Eko Refinery and Petrochemical Company has appealed to the Federal Government to support local refiners with sovereign guarantees loans for the completion of their modular refineries. The News Agency of Nigeria (NAN) has reported.
Mr Emmanuel Iheanacho, the Chairman of the Company, made the appeal in Lagos against the backdrop of local refiners’ inability to secure loans to complete their ongoing modular refineries.
Sovereign guarantee is a promise by the government to discharge the liability of a third person in case of his default which are contingent liabilities of the central and state governments that come into play on the occurrence of an event covered by the guarantee.
Iheanacho said government did not necessarily need to provide its own funding, but give guarantee to any of the local promoter of refining companies that demonstrated that the refinery’s design and programme were viable and “that is the only way to help to secure loan.”
“It simply means government is going to give a sovereign guarantee for any money that is loaned; there is money all over that place, but they are awaiting government to make the move to agree to give sovereign guarantee.
“There is no reason why our government will not be assist indigenous refiners with that,’’ he said.
Iheanacho, who is also the Chairman of Integrated Oil and Gas Limited, said that it seemed that government failed to fully appreciate the importance of private sector involvement in modular refineries in Nigeria.
He said that the country was going to save a lot of money that were being lost to shipping crude oil overseas for refining and bringing it back as refine products if we had private sector involvement and people had developed refinery capacity .
“What that means is that we pay lots more from the fuel that we consumed, but if we refine it locally we will see a significant reduction on the transportation cost both on transporting the raw product to refining in abroad and bring it back for consumption in our economy.
“What government ought to have done is to encourage people who bring in viable ideas, like setting up the modular refineries.
“I know that government always talks about licenses where about 42 refineries were given licenses and non has come up to me; it’s not about the licenses that stopping the people, but there are so many issues in getting a licenses and establishing a refinery.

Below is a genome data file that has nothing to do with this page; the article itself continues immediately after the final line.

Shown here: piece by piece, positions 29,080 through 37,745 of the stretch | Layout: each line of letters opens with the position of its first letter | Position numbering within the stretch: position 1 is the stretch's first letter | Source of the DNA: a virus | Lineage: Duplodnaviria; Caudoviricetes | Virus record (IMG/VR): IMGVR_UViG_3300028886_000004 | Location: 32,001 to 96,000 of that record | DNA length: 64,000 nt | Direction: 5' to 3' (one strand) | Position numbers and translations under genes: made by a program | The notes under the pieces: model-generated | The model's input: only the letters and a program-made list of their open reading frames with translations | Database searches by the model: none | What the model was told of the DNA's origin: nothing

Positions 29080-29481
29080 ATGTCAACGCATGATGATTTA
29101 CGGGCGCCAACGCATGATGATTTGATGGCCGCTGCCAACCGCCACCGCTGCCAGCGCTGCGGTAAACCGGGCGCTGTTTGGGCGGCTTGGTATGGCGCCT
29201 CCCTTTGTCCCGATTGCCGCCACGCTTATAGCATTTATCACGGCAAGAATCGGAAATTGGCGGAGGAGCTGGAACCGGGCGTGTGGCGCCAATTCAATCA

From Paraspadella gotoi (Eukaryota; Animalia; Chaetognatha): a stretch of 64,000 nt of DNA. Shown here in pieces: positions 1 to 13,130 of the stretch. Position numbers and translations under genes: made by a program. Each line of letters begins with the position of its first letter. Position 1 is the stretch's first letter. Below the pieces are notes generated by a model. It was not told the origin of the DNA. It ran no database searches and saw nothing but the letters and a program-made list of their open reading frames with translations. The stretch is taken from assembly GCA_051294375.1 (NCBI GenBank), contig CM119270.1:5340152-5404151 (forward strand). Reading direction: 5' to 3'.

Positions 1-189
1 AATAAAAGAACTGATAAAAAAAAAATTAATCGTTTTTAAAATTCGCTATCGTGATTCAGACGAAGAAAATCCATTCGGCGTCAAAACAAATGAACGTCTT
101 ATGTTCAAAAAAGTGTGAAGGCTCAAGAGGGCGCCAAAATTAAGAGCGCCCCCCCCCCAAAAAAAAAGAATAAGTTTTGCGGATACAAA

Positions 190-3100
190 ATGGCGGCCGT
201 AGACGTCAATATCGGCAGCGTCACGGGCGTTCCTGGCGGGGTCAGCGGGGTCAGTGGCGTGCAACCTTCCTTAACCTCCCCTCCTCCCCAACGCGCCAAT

“You have to understand the business of refining, you have to understand the market context you must have been able to articulate the field, fronm engineering design, detail design and find financing, this is where government should come in,’’ Iheanacho said.
The refiner said that the essence of the sovereign guarantee was to enable local refiners seek loans with foreign investors or banks, adding that there was need for government to stand as guarantors for local refiners.
He said that government should really appreciate fully the extra ordinary impact which the development of the indigenous local refiners will have on local economy.
Iheanacho said that the company has gotten an approvalfrom the Department of Petroleum Resources to commence construction of its proposed 20,000 Barrel Per Day (BPD) production capacity modular refinery.
He said that the refinery which was located at Tomaro Island Port, Amuwo Odofin Local Government Area, Lagos worth 250-million dollar (N90 billion).
“We (Eko Refinery and Petrochemical Company Ltd) have gotten the authority to commence construction from DPR which is the final approval, the first is license to establish and the license to construct.
“We are at the fund raising stage and we are going to raise funds wherever we can get it from – within and outside the country.
“One cannot commence construction until the company goes through fund raising stage which is the stage we are now,’’ he added.
Iheanacho also appealed to the government to come up with a policy that would compel financial institutions to make funds available to indigenous players who might intend to build modular refineries.
He said that when his 20,000 barrels per day refinery would reduce importation of refined petroleum products into the country.
“Financial support is one major area we need government’s help, that there is need to have many of the small scale refineries to turn around the economy.
“We can now start exporting more refined products than we are currently importing.
“Government should make provision for financing because it is key requirement to do 20,000 barrels per day.
“It requires an investment of millions of dollars. We need government to assist modular refinery operators.
“We are not asking to be given grants and handout, but to be assisted in the process of being able to secure financing in major finance institutions,” he said.
Iheanacho said that if government could assist the operators to secure finance, it would go a long way to assist them realise some of the benefits that would drive the country’s economic growth.
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